Well, it’s May 24th and time to celebrate the birth of Robert Allen Zimmerman, AKA Bob Dylan, born this day in Duluth Minnesota in 1941.
It has been said, and I think it’s true, that Dylan is an artistic chameleon, and not bound by any one style or persona. In reading something of his history, constantly dogged as he was to be a ‘voice of a generation’ with all of the glories and burdens that implies, you might be able to understand why he’d make himself a moving target.
But, what comes out at the other end of this struggle against being pigeonholed has nothing to do with the question of which personal identity we as listeners should consider when thinking about Dylan as an artist. The pressure placed upon him to fill a role has positively affected his own approach to making music. After all, the only search for identity that really counts is that one which is conducted by the artist himself.
Apart from his revolutionizing modern songwriting, Bob Dylan still manages to divide rooms over the breadth of his talent. The main sticking point for many? Well, his voice. Yet, when I hear this complaint, that “I’d rather hear someone else sing his songs – I don’t like his voice”, my reaction in recent years is to wonder which voice they happen to be talking about. After all, Bob’s used more than one.
And to express that, and to say “Happy Birthday” too, here are eight distinct voices, by my reckoning, that Dylan has employed over his long career. Here they are.
Voice 1: “The Young Man in Old Man’s Clothes”
When he cut his first two albums in 1962 and 1963 (Bob Dylan, and The Freewheelin’ Bob Dylan, respectively), Bob was in awe of Woody Guthrie, a man who by that time was hospitalized, and with a rich history of songwriting and poltical activism behind him.
Young Bob, who collected Guthrie’s songs and visited him in the hospital, was to take up his mantle. Or, it was certainly expected that he should. Regardless, Bob’s voice at this time was one of a young man attempting to approximate that history, that world-weariness that is so infused in Guthrie’s work. Recommended listening: “I Was Young When I Left Home”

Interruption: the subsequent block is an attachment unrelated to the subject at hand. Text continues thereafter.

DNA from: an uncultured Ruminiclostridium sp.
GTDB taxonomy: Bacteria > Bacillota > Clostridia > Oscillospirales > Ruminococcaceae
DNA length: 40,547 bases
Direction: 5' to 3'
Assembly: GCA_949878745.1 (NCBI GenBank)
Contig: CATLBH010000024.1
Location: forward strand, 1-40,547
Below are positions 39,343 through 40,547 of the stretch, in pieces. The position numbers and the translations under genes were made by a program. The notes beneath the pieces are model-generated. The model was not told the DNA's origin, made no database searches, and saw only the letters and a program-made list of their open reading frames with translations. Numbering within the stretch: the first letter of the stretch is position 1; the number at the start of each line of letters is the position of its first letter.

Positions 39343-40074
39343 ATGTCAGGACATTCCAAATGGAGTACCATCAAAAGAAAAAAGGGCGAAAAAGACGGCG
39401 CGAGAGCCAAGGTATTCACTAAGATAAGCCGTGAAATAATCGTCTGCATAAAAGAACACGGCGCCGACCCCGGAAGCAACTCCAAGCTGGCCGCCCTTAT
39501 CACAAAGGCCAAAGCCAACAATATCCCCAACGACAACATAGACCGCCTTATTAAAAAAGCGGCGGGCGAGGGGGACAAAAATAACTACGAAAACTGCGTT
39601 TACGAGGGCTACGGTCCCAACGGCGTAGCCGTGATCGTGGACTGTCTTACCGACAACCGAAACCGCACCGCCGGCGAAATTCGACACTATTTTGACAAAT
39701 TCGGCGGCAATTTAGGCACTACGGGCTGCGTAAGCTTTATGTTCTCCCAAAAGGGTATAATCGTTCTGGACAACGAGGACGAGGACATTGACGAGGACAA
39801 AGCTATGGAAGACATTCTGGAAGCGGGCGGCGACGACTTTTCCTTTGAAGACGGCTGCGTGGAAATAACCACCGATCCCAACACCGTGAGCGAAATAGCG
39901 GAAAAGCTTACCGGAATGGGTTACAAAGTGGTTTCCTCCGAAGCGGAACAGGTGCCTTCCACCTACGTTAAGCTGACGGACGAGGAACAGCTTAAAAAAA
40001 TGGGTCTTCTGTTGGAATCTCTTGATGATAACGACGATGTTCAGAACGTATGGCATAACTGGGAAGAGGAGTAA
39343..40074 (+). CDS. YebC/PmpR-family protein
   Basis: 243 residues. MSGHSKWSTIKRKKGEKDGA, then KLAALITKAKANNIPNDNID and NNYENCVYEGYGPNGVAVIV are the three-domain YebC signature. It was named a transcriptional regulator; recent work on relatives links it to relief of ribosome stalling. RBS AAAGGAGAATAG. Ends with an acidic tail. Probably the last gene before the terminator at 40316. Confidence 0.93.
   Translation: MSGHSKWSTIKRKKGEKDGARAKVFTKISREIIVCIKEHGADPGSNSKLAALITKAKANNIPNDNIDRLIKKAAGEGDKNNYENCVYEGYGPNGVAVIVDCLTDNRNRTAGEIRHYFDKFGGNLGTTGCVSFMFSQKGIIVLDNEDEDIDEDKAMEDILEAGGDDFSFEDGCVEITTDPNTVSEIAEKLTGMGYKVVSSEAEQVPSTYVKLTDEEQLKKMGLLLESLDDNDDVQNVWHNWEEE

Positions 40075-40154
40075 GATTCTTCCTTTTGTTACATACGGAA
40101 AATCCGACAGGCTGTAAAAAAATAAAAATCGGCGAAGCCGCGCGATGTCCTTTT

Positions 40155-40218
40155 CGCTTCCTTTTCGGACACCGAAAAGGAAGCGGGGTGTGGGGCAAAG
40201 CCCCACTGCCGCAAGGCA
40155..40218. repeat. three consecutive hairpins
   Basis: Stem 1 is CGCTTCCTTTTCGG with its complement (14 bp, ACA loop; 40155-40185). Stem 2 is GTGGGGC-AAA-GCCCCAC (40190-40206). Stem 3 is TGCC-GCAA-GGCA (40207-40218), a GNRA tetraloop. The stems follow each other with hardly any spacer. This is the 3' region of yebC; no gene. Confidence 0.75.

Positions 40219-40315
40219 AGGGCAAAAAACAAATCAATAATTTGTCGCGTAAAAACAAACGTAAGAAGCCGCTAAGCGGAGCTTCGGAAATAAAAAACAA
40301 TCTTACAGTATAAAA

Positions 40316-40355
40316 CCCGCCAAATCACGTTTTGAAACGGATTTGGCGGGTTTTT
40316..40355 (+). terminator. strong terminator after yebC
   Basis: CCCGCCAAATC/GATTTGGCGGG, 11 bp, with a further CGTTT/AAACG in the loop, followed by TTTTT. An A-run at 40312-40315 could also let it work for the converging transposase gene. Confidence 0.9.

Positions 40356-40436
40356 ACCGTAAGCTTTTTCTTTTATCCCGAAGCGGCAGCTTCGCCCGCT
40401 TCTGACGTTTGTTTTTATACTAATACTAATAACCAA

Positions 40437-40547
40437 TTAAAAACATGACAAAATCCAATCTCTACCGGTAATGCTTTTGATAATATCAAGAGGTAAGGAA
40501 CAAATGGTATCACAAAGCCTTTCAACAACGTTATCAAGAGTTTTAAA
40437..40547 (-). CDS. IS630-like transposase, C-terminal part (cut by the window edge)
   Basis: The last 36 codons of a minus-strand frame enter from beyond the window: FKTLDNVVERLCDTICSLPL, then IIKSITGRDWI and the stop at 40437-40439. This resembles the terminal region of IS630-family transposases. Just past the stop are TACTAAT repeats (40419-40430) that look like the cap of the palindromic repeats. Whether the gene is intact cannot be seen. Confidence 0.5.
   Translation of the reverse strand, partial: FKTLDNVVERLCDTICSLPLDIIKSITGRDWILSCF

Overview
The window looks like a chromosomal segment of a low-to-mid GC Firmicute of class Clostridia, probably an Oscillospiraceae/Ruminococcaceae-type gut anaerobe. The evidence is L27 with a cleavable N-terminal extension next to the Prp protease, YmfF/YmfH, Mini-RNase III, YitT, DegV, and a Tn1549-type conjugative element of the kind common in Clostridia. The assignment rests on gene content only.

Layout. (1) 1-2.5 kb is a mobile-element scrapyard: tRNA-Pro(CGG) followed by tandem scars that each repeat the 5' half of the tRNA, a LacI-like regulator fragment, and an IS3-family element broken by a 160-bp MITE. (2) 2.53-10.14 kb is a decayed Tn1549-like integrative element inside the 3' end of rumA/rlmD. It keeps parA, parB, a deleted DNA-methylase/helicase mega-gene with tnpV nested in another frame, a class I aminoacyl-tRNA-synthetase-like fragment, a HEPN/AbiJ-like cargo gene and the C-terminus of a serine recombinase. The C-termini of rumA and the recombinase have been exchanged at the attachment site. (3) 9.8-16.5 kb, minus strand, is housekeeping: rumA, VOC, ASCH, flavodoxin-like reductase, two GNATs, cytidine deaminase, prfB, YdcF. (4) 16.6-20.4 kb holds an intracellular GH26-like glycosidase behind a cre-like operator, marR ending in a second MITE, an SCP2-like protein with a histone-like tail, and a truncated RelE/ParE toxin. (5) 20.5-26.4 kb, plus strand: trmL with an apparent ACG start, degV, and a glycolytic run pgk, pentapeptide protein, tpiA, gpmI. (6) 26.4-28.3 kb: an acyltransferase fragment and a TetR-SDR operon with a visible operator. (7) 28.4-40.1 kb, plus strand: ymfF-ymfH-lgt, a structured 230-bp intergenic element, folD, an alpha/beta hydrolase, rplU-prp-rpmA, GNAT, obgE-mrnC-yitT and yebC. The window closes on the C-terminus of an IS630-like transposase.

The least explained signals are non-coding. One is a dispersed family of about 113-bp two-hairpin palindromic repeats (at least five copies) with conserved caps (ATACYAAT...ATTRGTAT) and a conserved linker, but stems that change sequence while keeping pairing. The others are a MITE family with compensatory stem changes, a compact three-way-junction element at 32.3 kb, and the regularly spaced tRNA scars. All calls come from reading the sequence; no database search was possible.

Voice 2: “The Nasal-Voiced Youth”
By 1964-65, Dylan had been well-established as a ‘topical songwriter’ and a key voice in the civil rights movement. But, he’d also made artistic moves away from his place as a folk-singing social critic, and from a subculture that celebrated the old and dusty as opposed to the less black & white to the more unsettling shades of grey of the modern world.
His songs became less folksy and topical, less about Woody Guthrie’s dustbowl and more in tune with the Beat poets. It was imagery and the sounds of words that became more important than any message expected from him. And his voice changed, too to that of an adenoidal youth, an embrace of his role as a young man who had the ear of a changing culture. Recommended Listening: “Gates of Eden”
Voice 3: “The Braying Beatnik”
In 1965, Dylan sang “Maggie’s Farm” at the Newport Festival that year, officially refusing to be the folk music Messiah that everyone hoped he’d be. A part of this assertion was his embrace of electric rock music, which he applied to his two albums that year, Bringing It All Back Home and Highway 61 Revisited. But when touring England in 1966, playing songs that would eventually appear on the first double album in rock history, he made his arguably most important impact as an artist.
This was done not only by a risk of potentially alienating his folk fan base by going electric with backing band the Hawks, but also by using a new voice that stood without precent in pop music; a braying, undulating, and oddly cadenced instrument that would make a Dylan impression seemingly as easy as falling off a log by unfunny impersonators at parties. That is, until he changed again. Recommended Listening: “Stuck Inside of Mobile With the Memphis Blues Again”
Voice 4: “The Sepia-Toned Parablist”
Living in Woodstock, New York with his wife and two children, and taking refuge there after an exhausting European tour, Dylan took his motorcycle to the repair shop, following the family car. And he crashed. For the next 18 months, rumours abounded on the severity of his injuries, without word from Dylan or his management.
As it happened, it was just the break he needed, recording his 1968 John Wesley Harding album, as well as participating in informal recording sessions as hosted by the former Hawks, re-christened ‘The Band’, which would later be released in part on 1975’s The Basement Tapes.